with late-season, cool weather blooms fills in garden spaces where other
flowers have not made it through the summer heat. Daisy-like blossoms of the
aster, sometimes called Michaelmas daisies, welcome pollinators and those
tending the flower garden alike – until the gardener finds a case of aster wilt
disease. Wilting asters are difficult to revive once blossoms appear and young
plants with aster wilt symptoms rarely survive. Learn what you can do to save
your asters in this article.
What Causes Wilting Asters?
Aster fusarium wilt is a fungal
issue that is soilborne and may remain in your beds indefinitely. It may also
come in with soil your plants are potted in.
Aster wilt most often attacks those
in bloom. Leaves on the bottom or one side yellow and buds and blooms drop from
the infection. A brownish fungal discoloration of vascular tissue is present on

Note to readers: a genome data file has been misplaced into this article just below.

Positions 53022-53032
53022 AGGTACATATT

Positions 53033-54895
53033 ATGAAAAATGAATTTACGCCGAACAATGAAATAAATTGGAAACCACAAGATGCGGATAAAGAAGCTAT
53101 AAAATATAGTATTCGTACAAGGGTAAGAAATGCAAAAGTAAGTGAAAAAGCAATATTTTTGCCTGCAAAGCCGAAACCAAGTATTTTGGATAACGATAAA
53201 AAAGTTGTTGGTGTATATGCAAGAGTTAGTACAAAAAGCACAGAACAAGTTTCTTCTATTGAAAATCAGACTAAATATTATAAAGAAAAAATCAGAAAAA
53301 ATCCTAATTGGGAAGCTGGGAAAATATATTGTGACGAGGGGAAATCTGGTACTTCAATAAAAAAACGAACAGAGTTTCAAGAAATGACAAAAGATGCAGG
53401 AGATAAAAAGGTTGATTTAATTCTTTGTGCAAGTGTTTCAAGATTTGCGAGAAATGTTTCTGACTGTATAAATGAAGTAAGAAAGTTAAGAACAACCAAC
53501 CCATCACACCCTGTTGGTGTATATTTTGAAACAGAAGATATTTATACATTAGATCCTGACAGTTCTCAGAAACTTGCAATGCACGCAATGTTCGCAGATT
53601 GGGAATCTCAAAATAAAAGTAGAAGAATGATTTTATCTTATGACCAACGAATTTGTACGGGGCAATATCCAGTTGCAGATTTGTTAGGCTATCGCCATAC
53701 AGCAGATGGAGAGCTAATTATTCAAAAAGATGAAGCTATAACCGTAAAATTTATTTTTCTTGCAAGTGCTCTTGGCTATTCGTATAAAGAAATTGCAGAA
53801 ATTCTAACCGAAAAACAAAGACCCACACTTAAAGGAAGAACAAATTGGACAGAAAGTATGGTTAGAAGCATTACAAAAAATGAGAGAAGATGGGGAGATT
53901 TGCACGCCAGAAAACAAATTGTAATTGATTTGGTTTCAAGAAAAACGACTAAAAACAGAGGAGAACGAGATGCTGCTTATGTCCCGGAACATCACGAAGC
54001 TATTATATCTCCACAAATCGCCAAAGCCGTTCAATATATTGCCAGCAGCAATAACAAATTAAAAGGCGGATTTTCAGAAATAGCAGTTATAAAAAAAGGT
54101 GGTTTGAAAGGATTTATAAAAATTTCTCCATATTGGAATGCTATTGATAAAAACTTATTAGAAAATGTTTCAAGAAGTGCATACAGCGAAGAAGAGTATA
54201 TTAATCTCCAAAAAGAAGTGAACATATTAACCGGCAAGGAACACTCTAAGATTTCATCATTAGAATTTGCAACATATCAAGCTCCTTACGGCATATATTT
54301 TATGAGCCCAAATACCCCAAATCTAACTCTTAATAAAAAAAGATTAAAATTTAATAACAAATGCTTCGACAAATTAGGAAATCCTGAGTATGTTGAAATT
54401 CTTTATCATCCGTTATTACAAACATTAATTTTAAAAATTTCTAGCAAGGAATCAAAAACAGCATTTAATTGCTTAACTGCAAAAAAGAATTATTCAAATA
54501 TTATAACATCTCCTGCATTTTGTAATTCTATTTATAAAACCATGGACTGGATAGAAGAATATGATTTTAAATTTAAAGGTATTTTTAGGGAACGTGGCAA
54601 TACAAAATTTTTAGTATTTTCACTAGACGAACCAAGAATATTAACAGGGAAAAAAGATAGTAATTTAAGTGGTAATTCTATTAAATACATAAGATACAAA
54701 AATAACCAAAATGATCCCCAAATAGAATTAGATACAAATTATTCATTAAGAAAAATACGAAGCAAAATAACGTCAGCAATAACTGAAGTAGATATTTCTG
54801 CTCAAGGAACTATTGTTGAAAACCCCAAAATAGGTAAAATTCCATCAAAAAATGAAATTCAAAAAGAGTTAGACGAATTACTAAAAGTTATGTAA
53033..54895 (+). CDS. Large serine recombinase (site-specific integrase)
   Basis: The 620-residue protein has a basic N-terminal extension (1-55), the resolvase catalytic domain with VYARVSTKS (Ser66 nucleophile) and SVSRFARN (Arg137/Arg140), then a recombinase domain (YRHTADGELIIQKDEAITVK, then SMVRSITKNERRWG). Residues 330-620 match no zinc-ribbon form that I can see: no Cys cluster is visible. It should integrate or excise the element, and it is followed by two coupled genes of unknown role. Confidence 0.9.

the stem near the base.
Managing Aster Wilt Symptoms
Affected plants should be removed and
of properly so the fungus does not spread. Burn or put in the trash.
Don’t compost this or other diseased plant material.
If you’ve lost asters to wilt,
avoid planting them again in the same area. Avoid moving this soil to other
flowerbeds. You may remove and dispose of it and replace with fresh potting
Replant with disease-resistant
cultivars, such as Gem mixed or Dwarf Queen, keeping a close eye on the growing
asters for wilt symptoms.
While it can be difficult to learn
how to treat aster wilt, solarizing
the soil between plantings sometimes kills the fungus. To solarize
the soil, rototill the area and break up all clumps. Water in and allow to dry
out for two days. Cover the area with a clear plastic, such as
anti-condensation film, tucking the edges into the soil. Leave the wrap in
place four to six weeks in summer, sometimes longer.